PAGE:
Time to cut Somerfield losses
The Investment Column
Friday 02 July 1999
Somerfield acquired over 800 Kwik Save stores last year with the intention of converting them all to the Somerfield brand. That now looks like a Herculean task. Of the sixty conversions so far, a third have seen sales decline or reverse. In the remaining Kwik Save estate, sales fell 3 per cent in the first half of last year, and 9 per cent in the second. Kwik Save accounts for around 45 per cent of group sales.
Somerfield believes Kwik Save shoppers are largely pedestrian pensioners. About 40 per cent of the Kwik Save estate caters for "trolley pushers" on the weekly shop. These are the type of store which have reacted negatively to the Somerfield transformation process. In reality, Kwik Save can no longer compete with the likes of Asda and Tesco. Customers are finding better value out of town.
Converting is hardly the solution. The fear of the unknown grips shoppers, says chief executive David Simons, when they encounter the Somerfield brand, which is associated with the pricey south.
What's needed is some good news about Somerfield conversions. Admittedly, manyKwik Saves earmarked for conversion this year are smaller stores aimed at "top-up" shoppers, where conversion has been successful. But Somerfield is beginning to look like a rag-bag of former Gateway and other shops no one wanted in uninteresting locations.
Mr Simons reckons there's a virtue in secondary market, neither out-of- town nor city-centre. Somerfield's underlying profitability is nevertheless declining. To stick to the conversion project, Somerfield must invest pounds 102m. Meanwhile, the home shopping concept launched yesterday will not break even for at least three years.
Analysts' expectations for Somerfield vary widely. Profits forecasts vary between pounds 195m and pounds 240m this year. Morgan Stanley anticipates earnings per share of 36p, rising to 37.9p in 2001. The shares are on a forward p/e of 8, more than fair for a group showing clear signs of decline. Investors should cut their losses and sell now.
POOR KENWOOD. The once mighty kettles-to-hair-curlers group has been the victim of nearly every malignant market trend. From the pariah status of small-cap manufacturers to the strength of sterling, Kenwood has suffered more than almost any other stock.
In its last reporting year, Kenwood issued three profits warnings. In March the shares slumped 20 per cent when the group said it would go into the red. Yesterday it revealed the extent of the dip - pounds 9.8m last year against a profit of pounds 2.5m the year before. The shares slumped again, from 71.5p to 66.5p, less than a fifth of their value five years ago.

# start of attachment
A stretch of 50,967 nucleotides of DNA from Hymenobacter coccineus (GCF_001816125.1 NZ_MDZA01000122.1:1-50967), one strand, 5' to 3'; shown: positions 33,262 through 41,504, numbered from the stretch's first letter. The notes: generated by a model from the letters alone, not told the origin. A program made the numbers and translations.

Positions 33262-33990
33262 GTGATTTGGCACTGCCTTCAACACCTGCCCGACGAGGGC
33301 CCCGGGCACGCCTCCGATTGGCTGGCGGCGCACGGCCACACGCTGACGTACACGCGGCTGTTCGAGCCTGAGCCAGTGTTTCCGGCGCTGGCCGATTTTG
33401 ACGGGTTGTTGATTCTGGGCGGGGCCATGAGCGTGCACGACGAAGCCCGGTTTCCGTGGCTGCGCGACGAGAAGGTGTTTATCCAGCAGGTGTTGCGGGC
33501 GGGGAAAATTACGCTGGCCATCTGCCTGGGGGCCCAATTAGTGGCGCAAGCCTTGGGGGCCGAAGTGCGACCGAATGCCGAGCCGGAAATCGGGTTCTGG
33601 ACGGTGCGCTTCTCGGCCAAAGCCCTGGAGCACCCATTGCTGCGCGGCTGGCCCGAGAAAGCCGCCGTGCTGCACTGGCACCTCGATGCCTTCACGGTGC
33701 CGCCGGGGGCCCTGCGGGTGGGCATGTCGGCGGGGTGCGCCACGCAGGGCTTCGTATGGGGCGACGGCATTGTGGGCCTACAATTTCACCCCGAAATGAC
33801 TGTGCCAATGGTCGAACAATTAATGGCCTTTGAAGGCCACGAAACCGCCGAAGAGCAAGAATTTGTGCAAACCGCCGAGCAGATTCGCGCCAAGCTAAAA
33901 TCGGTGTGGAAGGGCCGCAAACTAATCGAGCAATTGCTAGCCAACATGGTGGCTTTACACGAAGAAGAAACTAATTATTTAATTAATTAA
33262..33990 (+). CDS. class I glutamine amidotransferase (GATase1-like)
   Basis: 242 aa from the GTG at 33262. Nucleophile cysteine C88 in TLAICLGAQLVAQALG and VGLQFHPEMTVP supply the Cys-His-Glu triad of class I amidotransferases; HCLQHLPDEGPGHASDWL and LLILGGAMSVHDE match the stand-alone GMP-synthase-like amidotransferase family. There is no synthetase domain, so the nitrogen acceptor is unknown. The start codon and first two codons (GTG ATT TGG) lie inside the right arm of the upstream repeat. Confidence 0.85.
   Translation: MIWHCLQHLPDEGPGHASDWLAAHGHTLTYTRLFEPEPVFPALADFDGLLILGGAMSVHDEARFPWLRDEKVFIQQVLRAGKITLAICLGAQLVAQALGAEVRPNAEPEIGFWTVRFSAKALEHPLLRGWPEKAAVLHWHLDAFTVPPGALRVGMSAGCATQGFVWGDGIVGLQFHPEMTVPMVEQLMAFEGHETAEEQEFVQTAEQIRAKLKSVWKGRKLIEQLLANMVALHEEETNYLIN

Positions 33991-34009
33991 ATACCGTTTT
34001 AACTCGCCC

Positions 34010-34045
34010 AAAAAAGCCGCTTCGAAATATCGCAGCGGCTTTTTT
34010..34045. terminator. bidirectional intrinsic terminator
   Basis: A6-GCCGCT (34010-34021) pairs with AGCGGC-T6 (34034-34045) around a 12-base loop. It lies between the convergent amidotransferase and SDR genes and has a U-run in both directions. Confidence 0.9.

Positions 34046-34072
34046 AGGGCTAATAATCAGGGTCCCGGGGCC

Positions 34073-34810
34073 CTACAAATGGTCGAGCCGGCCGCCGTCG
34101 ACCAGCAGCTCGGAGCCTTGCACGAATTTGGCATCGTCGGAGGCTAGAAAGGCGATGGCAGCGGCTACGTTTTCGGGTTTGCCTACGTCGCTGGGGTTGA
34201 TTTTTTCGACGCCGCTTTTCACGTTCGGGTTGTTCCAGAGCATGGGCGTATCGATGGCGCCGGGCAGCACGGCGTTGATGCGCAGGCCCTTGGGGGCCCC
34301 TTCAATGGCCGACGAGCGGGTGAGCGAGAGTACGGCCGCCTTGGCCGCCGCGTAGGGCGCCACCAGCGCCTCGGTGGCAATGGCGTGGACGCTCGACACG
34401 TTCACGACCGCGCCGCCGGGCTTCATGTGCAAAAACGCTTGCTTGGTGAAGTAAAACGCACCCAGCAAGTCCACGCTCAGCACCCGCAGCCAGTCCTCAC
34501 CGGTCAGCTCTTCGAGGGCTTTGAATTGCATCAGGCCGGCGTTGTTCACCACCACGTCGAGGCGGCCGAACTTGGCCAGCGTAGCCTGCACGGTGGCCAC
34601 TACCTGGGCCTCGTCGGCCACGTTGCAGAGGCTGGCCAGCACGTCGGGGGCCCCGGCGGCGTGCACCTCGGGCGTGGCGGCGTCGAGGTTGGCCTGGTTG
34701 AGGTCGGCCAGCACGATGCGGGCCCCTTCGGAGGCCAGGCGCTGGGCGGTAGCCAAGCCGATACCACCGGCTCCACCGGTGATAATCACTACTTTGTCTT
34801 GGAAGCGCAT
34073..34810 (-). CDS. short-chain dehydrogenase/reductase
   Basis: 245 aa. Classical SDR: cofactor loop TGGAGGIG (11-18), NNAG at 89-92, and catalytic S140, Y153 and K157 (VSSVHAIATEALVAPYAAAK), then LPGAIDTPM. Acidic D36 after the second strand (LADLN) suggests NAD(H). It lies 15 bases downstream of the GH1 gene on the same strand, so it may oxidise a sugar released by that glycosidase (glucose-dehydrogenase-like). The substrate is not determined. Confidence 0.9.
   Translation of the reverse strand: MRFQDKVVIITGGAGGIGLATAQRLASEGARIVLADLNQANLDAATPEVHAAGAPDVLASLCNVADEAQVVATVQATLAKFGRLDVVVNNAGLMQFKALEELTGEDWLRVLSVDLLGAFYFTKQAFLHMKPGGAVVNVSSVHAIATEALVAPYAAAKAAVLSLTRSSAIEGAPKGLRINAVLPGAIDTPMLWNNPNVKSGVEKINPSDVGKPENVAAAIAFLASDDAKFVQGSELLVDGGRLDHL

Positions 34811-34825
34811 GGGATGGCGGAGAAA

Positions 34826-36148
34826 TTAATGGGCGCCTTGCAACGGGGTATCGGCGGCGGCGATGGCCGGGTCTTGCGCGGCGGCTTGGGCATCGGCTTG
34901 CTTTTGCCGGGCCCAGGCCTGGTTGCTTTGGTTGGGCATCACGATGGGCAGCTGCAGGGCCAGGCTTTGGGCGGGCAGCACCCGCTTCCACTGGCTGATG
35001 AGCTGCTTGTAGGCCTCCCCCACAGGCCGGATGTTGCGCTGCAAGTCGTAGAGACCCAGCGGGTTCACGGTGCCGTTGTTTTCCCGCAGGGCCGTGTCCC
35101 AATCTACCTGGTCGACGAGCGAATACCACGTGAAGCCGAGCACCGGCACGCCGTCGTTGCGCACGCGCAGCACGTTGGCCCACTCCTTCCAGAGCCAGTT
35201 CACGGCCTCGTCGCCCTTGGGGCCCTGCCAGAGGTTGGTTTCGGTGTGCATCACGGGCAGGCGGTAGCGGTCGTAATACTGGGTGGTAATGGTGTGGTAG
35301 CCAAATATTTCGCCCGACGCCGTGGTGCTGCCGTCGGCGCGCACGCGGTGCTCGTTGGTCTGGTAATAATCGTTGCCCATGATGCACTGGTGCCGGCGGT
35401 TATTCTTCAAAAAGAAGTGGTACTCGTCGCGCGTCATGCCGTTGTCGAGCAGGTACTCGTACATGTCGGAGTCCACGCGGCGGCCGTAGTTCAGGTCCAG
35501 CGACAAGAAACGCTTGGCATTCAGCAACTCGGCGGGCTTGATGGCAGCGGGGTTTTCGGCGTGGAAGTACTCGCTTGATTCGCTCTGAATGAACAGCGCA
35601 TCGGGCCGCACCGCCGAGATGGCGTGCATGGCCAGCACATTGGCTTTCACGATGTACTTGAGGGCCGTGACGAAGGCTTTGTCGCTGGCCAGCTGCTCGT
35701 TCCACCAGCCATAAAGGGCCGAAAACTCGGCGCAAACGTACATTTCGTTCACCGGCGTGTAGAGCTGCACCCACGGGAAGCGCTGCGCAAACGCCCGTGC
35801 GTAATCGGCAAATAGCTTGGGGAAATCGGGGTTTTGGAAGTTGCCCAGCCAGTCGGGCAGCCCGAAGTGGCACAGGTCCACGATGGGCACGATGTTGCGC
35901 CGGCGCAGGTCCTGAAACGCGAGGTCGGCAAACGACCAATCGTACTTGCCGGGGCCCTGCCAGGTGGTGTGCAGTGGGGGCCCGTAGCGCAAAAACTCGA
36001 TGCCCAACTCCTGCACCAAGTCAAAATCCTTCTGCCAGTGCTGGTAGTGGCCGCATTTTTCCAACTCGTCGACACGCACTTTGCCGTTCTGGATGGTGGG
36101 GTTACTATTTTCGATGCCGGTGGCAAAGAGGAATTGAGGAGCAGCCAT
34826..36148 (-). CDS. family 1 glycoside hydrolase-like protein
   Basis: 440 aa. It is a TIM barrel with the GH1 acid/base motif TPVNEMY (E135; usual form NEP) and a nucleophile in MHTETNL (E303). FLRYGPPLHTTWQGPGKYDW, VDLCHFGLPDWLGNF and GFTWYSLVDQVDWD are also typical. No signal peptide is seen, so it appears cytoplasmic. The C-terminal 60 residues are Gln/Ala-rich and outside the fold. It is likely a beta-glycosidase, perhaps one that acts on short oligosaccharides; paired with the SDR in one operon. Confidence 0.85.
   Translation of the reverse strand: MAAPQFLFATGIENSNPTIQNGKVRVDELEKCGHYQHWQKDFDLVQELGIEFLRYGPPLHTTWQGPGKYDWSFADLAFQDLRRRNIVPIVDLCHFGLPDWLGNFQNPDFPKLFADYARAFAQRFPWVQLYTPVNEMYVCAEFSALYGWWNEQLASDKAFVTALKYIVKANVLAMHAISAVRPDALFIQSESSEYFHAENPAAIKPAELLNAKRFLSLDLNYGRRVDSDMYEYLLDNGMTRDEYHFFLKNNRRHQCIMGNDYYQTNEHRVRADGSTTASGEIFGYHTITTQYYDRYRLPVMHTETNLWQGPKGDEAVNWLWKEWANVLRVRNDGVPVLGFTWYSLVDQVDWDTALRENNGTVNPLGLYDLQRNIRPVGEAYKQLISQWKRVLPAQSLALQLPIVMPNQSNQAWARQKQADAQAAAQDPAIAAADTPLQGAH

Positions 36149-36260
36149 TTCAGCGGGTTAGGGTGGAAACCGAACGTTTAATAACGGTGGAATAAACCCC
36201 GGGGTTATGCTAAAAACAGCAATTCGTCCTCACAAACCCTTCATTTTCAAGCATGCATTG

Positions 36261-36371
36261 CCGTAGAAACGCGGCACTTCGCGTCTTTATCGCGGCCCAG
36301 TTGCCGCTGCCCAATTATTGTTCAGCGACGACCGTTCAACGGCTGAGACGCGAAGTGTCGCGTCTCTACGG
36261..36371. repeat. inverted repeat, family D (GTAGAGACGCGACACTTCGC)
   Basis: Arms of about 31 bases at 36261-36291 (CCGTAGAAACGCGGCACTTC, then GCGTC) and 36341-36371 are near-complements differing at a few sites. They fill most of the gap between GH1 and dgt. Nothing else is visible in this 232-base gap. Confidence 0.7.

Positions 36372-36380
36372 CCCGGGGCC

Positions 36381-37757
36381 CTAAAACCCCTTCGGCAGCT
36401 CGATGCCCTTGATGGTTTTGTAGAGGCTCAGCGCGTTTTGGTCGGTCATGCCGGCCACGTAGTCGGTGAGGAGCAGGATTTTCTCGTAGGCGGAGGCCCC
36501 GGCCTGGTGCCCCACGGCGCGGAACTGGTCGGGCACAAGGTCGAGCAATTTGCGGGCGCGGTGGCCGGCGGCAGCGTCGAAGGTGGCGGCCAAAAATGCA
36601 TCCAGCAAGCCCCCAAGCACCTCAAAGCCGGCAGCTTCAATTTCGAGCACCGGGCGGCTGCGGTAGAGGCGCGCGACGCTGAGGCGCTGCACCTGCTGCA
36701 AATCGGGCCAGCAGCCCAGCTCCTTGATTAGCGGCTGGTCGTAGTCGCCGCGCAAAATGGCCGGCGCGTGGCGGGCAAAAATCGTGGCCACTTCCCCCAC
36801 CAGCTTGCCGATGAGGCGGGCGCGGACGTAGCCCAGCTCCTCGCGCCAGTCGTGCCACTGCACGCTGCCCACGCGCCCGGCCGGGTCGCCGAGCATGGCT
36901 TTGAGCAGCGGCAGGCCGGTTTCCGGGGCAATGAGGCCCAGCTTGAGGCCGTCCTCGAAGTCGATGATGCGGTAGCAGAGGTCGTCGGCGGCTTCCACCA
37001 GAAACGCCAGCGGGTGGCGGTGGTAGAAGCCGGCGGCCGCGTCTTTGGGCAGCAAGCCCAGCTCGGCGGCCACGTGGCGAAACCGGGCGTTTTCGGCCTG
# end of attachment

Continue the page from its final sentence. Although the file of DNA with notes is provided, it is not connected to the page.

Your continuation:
In 1997 Colin Gordon became chief executive and decided on radical action. The global workforce was cut by over 900 and manufacturing moved to China. Mr Gordon concentrated on small domestic appliances, arguing that brands like the Kenwood Chef were still robust if they could be produced more cheaply - borrowings would be cut and products refreshed.
But the turnaround has been more expensive and more protracted than he hoped, and the market has evidently lost patience. Analysts still expect Kenwood to produce a loss in the current half-year, perhaps breaking even in the full year. But margins are improving and the underlying business looks good.
With forecast earnings of 8p a share to 2001, Kenwood is on a forward multiple of 8. In Kenwood's case, that's cheap. If the pound falls, Kenwood is in a good position to take advantage. Its industry is under pressure to consolidate, and a cleaned-up Kenwood would be a perfect takeover target. Buy.
SKILLSGROUP, the IT consultant formerly known as P&P, is expected to deliver 50 per cent profits growth within two years, but it trades on 35 per cent discount to slower-growing peers. Has the market missed something? As P&P, the company specialised in reselling computers. The group has nowtransformed itself into an IT services company standing on three legs, training, consultancy and supplying servers.
These activities enable businesses to generate value from the knowledge that exists in separate parts of the organisation and which is greater than the sum of their parts.
The training division, operating under the QA brand, has won huge contracts recently from Vodafone Airtouch and BT. Meanwhile, the consultancy division has been beefed up by recent acquisitions. It benefits from tip-offs from the hardware division, Acuma, which installs servers costing pounds 100,000 a piece. Installation offers the company a marketing forum for its other services. Acuma delivered 38 per cent underlying revenue growth last year.
So why the market's caution? Perhaps it lies in the difficulty of finding comparable Skillsgroup accounts, because it has made so many disposals and acquisitions.
But this is about to change. Chairman David Southworth says there will be no more big purchases. Forthcoming results will be more easily comparable and shout the extent of the group's progress.
DKB expects pre-tax profits of pounds 20.3m this year and earnings of 17.3p, rising to pounds 25.5m next year and pounds 30.2m in 2001. That factors in an expected freeze on IT spending ahead of the millennium, which the company's seen no signs of yet. Buy.
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